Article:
Conducting polymers (CPs) are similar to semiconductors in the fact that they can be used in electrical, optical, and magnetic devices. The microstructure enabling CPs to be used in these devices is the presence of #25;-electron conjugation or, more simply, the presence of double bonds in the polymer structure. This structure differentiates CPs from semiconductors. CPs, made from organic #25;-electron materials, are typically amorphous polymeric materials. This is unlike semi-conductors, which are prominently atomic solids. This structure difference allows for nearly limitless conducting mechanisms to be present in CPs. Additionally, the amorphous structure allows for varying physical and mechanical properties to fit in a variety of new applications.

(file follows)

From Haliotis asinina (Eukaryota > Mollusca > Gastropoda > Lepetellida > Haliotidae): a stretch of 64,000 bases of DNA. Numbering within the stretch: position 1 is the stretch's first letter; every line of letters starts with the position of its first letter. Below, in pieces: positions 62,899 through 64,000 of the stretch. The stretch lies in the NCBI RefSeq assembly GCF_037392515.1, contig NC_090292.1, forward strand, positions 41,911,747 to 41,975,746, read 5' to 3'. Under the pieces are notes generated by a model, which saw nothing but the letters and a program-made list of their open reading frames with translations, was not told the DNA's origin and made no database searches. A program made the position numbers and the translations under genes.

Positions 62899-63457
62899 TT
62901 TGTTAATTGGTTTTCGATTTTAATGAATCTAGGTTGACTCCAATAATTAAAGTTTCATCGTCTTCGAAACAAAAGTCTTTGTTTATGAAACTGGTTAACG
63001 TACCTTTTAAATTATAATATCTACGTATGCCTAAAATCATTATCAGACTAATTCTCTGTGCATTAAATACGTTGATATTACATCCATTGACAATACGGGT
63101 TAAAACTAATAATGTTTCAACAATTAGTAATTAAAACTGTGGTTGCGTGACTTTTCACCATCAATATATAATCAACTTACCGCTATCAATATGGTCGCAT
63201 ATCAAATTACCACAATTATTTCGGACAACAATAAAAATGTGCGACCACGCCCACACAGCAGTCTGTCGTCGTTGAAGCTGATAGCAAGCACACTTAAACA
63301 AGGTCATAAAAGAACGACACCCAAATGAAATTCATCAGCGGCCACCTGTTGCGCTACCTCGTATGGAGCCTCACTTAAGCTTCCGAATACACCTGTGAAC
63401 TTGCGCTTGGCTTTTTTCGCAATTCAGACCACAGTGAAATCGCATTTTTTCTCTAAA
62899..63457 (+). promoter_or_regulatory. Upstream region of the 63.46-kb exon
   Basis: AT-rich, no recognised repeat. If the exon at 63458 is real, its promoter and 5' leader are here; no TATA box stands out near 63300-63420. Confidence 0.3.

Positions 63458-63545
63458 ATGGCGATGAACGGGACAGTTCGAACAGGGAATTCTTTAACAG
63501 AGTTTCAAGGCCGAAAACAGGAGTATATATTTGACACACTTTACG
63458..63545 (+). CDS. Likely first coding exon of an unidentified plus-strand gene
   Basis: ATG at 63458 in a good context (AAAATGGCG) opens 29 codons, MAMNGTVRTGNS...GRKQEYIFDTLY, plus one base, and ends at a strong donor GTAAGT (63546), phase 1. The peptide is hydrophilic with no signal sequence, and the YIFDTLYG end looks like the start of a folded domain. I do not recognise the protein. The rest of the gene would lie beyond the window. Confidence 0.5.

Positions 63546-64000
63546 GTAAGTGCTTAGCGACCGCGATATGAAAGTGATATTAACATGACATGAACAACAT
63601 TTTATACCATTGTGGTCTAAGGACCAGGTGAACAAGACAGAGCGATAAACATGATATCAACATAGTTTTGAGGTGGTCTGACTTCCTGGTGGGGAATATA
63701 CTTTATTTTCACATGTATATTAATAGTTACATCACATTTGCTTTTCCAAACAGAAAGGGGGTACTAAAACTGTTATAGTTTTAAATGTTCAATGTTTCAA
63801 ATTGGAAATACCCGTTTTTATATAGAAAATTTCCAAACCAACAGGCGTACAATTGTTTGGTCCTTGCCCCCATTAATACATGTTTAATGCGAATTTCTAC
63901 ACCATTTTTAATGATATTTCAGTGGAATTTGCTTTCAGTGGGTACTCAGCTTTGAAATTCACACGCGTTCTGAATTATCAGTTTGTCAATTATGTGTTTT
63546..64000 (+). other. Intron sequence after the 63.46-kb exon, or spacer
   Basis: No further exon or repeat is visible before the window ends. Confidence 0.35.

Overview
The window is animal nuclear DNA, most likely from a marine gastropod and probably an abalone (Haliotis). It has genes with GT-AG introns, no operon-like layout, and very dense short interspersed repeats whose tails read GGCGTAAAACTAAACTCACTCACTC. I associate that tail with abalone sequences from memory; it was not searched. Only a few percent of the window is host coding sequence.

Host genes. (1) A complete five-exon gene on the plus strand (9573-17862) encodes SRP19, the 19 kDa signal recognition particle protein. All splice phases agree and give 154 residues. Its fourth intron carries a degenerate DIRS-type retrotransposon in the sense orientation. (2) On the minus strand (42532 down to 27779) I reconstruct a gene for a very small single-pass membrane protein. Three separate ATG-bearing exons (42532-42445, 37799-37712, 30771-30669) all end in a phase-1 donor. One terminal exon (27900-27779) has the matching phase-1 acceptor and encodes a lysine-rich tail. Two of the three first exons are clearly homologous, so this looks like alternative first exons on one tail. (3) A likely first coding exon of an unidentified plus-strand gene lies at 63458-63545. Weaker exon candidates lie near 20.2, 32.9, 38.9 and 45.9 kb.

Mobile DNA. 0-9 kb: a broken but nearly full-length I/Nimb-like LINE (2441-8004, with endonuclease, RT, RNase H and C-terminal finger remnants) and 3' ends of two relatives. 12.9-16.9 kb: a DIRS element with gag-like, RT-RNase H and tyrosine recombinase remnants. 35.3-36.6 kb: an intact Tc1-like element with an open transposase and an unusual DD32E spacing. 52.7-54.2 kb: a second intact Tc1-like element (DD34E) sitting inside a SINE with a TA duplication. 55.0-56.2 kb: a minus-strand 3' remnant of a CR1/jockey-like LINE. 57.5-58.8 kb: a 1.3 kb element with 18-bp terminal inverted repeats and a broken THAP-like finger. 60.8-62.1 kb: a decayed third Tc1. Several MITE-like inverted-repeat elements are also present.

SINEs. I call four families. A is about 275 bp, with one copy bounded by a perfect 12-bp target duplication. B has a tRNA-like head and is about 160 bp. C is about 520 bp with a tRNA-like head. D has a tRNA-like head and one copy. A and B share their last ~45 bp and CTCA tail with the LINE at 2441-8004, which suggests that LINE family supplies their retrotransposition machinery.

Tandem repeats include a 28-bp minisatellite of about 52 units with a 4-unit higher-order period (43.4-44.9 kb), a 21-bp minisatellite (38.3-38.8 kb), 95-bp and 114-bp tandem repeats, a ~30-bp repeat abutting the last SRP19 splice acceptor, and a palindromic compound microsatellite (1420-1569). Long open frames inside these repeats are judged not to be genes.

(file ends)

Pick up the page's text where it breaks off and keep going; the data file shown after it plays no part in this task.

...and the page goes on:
The study of CPs is very dynamic and has evolved from early light weight battery applications. The evolution of CPs has brought forth its use in electroluminescence, photorefractivity, electrochromism, optical nonlinearity, and sensing devices. These new and former applications are continually being applied to devices on a smaller and smaller size scale. Thus, magnifying the need to understand nano-scale properties.
This thesis examines the nanoindentation and conductive properties of CPs. Nanoindentation of four polyaniline (PANI) films cast on glass slides are evaluated. The effect of carbon nanotube filler is evaluated with regard to its effect on indentation depth and conductivity of the overall film. The results show a trend of increasing conductance with higher application of pressure. This may be the result of a morphology change of the film. The addition of carbon nanotubes result in a decrease in conductivity. This non-intuitive result is likely due to porosity or voids at the carbon nanotube-polymer interface.